I digress…. The point is that CBIs could become commonplace, given the huge range of potential applications, such as moderating the production of brain chemicals involved in emotion (e.g. serotonin), much like psychotropic drugs.[4]

Brain-to-computer interfaces (BCIs) are already being used to link people’s minds/feelings to a movie they’re watching. MyndPlay have devised an EEG headset (using Neurosky’s microchips) which monitors the viewer’s emotional reactions to the movie, and changes the ending accordingly. (As a side note, analysing their state of mind also provides an insight into the kind of personality they have!)

Maybe some people would want the signal to work the other way as well, so when they’re watching a movie, their brain chemicals can be boosted to give them a more immersive experience. How about a boost of adrenaline for the fight scenes, or a dose of oxytocin to ‘feel’, empathically, what the characters in the film are ‘feeling’? What could be better? (says she, sarcastically). Both ‘narrative therapy’ and TMS are now being recommended for the treatment of depression. How long till Hollywood gets hold of it?

It’s a lot harder to bring a CBI to market than it is a BCI, because of the direction in which it works! There will always be issues with insurance, and brain zapping techniques are still in the early stages of development/understanding.

Should the use of CBIs become widespread, they could be used to condition people in almost any way imaginable. What is perhaps even more frightening is that it is now technically feasible that ultrasound techniques could be used,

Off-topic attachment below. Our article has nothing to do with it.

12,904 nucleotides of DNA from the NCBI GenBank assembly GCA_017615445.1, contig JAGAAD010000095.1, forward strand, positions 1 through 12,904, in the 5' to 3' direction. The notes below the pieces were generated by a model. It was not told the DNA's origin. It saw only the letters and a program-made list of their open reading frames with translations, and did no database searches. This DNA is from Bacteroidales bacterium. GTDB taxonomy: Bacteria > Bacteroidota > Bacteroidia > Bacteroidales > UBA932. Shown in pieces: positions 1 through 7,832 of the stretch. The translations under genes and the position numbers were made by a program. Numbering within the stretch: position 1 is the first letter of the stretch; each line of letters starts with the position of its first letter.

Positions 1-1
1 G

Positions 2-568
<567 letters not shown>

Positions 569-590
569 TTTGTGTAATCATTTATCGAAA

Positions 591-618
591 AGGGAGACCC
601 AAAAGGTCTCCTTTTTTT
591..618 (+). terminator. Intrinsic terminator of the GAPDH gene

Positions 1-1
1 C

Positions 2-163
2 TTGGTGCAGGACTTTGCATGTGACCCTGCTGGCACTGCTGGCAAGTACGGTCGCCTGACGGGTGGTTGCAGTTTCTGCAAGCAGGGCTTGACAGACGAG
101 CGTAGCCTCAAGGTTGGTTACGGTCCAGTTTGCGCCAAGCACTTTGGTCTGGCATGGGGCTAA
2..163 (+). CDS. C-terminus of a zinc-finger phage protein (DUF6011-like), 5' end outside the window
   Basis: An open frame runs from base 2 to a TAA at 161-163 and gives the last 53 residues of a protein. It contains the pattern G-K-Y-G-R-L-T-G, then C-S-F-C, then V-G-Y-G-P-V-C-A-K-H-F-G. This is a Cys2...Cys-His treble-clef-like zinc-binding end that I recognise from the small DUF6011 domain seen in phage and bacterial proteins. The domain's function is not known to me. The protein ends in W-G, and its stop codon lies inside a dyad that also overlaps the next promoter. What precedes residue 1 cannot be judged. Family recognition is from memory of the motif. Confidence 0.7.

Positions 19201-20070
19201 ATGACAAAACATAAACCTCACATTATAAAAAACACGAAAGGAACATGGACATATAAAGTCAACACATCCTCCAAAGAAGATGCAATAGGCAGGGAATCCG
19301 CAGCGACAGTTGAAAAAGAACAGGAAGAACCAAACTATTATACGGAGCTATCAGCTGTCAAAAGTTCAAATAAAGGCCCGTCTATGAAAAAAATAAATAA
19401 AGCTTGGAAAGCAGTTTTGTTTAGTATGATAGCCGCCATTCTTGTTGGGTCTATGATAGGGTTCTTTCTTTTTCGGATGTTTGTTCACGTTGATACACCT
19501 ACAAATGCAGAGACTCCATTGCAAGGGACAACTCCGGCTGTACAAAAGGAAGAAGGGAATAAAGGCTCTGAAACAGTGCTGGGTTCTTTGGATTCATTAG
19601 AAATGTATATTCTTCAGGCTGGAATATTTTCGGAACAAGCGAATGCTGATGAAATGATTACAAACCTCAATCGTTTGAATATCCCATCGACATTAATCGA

to activate sensory or motor brain regions of the subject to produce movement or to create synthetic brain imagery. For example …. projections of visual sounds to auditory regions of the brain, ability to generate virtual maps/images onto visual brain regions, ability to control body movement patterns of an individual. Such brain stimulation may …. cause the subject to make a turning motion in order to guide that subject via GPS or other feedback from navigation technology, or stimulate motor areas of the subject’s brain to cause the subject to make a motor action. Such methods and devices may be used for any application, including but not limited to, recreational, entertainment, and/or video gaming applications. (my italics)